PCOS Awareness Month

1 in 10 people assigned female at birth suffers from PCOS

September is PCOS Awareness Month

Polycystic Ovary Syndrome (PCOS) affects 1-in-10 people with ovaries. It is the leading cause of female infertility and can lead to lifelong complications and conditions including severe anxiety and depression, obesity, endometrial cancer, type 2 diabetes, liver disease and cardiovascular disease. Some medical professionals have labeled PCOS as Diabetes of the ovaries and use Metformin and birth control to treat symptoms of PCOS. While there is no cure for PCOS, there are ways to manage symptoms.

Research is finally starting to give us some clues as to how PCOS first manifests. We already know that stress affects the whole body, but research is showing just how toxic stress and trauma affects our reproductive organs. “Many women first experience symptoms of PCOS in the midst of anxiety-inducing change, severe stress, or trauma,” says Dr. Leela Magavi, regional medical director for Community Psychiatry. When we experience severe stress or trauma, Cortisol (the stress hormone) is increased in our body. This is our body’s way of trying to protect us and prepare us for fight-or-flight. Our body is great at protecting us, but that Cortisol also increases inflammation throughout our bodies, and this is where we see PCOS symptoms begin. So how can we manage PCOS symptoms? We must start with managing our stress and lowering our cortisol levels. Here are some steps that you can take to decrease cortisol levels and manage PCOS symptoms.

  • Eat foods that lower inflammation while limiting foods that increase inflammation. A balanced diet high in fiber is a great step in lowering inflammation. A balanced diet for PCOS should include increased protein (limit red and processed meats), healthy fats (avocado, olive oil, nuts, seeds, fish), complex carbs (whole grains, oats, potatoes, sweet potatoes, quinoa, beans), fruits and veggies. Limit caffeine, added sugar, and processed foods for optimal results. Many PCOS sufferers notice improvement with a decrease in carb intake; some notice improvement after cutting dairy and gluten from their diet. Find what works for you and stick to it.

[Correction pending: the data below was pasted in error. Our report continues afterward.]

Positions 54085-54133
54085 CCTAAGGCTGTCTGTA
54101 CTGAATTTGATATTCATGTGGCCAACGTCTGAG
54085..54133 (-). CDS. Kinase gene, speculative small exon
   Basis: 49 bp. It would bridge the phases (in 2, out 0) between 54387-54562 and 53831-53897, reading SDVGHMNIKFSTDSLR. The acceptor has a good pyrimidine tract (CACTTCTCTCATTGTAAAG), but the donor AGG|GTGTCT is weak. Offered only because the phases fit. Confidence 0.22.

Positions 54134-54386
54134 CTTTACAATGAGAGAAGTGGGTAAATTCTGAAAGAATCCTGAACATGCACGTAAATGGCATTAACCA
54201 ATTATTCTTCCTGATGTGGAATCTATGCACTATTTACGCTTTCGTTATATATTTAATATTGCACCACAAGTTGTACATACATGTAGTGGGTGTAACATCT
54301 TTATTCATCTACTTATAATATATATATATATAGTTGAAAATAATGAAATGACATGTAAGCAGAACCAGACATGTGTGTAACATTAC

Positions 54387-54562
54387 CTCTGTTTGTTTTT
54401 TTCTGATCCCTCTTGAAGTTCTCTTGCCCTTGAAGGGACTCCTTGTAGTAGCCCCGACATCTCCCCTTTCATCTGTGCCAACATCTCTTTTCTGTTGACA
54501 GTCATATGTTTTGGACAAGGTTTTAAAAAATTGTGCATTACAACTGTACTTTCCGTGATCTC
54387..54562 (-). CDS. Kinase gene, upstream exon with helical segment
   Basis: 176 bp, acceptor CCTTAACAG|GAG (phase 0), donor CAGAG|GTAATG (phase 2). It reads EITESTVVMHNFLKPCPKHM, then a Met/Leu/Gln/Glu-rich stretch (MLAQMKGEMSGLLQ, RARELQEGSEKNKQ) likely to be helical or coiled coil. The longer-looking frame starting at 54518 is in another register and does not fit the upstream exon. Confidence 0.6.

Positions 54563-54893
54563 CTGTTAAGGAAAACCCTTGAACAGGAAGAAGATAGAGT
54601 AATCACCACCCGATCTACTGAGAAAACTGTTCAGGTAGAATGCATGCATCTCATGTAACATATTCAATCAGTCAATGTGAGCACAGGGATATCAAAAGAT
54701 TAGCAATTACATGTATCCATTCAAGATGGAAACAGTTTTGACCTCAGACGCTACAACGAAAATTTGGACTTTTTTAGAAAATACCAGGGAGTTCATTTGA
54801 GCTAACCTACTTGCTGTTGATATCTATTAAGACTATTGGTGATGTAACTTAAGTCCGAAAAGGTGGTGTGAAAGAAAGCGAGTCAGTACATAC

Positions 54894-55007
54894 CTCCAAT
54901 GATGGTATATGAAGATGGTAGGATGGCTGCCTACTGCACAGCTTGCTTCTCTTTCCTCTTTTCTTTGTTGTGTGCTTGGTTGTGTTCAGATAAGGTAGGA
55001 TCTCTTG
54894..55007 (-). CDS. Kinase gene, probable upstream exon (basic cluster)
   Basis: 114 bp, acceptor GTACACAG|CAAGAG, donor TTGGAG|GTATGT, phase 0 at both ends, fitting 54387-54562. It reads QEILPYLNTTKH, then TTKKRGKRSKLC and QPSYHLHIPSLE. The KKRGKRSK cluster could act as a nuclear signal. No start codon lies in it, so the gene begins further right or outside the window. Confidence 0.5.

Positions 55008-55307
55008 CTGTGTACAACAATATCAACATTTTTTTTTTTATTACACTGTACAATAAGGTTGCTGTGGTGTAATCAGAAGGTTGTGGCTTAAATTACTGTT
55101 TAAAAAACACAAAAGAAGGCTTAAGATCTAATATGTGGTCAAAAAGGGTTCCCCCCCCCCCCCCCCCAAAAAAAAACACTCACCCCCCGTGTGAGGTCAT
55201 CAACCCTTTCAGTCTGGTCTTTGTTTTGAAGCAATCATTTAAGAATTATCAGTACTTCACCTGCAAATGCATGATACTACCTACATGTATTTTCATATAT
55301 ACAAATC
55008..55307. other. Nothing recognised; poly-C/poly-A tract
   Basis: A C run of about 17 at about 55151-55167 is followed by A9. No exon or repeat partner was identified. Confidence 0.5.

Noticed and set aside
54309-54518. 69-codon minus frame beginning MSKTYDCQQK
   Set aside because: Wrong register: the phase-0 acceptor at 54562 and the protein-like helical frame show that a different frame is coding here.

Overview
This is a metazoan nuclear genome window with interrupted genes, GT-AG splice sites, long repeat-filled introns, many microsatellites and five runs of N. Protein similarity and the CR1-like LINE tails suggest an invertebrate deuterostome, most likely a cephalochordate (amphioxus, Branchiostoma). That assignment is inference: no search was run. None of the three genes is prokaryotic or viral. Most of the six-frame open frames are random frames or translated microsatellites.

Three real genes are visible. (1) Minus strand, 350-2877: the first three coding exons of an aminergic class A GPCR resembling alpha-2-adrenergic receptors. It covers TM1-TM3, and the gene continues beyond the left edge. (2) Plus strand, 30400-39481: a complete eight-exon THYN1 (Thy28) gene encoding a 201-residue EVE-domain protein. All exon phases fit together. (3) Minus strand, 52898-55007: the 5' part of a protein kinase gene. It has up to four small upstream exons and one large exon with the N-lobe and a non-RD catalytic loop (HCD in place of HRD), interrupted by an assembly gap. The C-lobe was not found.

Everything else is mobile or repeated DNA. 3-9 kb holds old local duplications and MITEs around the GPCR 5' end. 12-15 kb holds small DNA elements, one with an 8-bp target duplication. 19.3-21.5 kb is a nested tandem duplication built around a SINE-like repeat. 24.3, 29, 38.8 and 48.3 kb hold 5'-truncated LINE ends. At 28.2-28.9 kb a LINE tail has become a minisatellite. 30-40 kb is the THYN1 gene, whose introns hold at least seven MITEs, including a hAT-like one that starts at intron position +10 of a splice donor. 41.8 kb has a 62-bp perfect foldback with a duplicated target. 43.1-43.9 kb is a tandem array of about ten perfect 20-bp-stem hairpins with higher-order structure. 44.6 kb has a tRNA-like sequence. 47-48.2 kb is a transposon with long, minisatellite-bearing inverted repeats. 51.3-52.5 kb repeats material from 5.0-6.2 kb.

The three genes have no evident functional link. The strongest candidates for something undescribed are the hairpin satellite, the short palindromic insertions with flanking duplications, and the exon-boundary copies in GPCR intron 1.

• SLEEP! PCOS often causes sleep problems. Aim for 6-8 hours of sleep a night. If you have trouble falling or staying asleep, please reach out to a medical professional.
  • Move your body. Moderate cardio reduces our risk of cardiovascular disease and type 2 diabetes. Mind-body exercises like yoga, Pilates, and Tai Chi can help burn calories while also reducing our stress levels. Because PCOS is caused by increased Cortisol, it’s important to be mindful of exercises that increase cortisol in the body. Participating in high intensity exercise can cause us to work against our bodies! This is a delicate balance. While participating in high intensity exercise occasionally may not cause long term effects for some, others may benefit from avoiding it. It’s important to listen to our bodies. If you are participating in high intensity exercise and notice an increase in weight (particularly around the mid-section), acne, severe fatigue, difficulty concentrating, high blood pressure, insomnia, increased anxiety, and irritability your body is exhibiting signs of increased cortisol and it may be time to take a break from high intensity exercises and focus on moderate cardio and mind-body exercises. A simple 30-minute walk 3 times a week has been proven to be just as effective in treating depression and anxiety as an antidepressant.
  • Find what helps you manage stressful situations. This is different for everyone. Try a calming walk around the block, meditation, calming mantras, deep breaths. If you struggle with managing stress, speaking with a therapist may be beneficial.
  • Try supplements. Inositol, Fish Oil, Vitamin D, CoQ10, B Vitamins, and Magnesium are all beneficial supplements for PCOS as they fight inflammation and balance hormones.

PCOS sufferers are more prone to stress and depression, it’s important to remember that you are not alone. https://www.pcosaa.org/ is a great resource for finding support. Joining a support group in your area or on social media is a fantastic way to connect with others! If you are local to Florence Crittenton Services of Topeka, stay in touch! Our Stress Management clinic is full of resources for learning how to manage toxic stress and keep our cortisol levels low. If you find yourself in crisis, please text PCOS to 741741. This crisis line is accessible 24/7.

Written by Chelsey Shirrell, PCOS Ambassador. Chelsey is currently studying Dietetics with an emphasis in PCOS and infertility.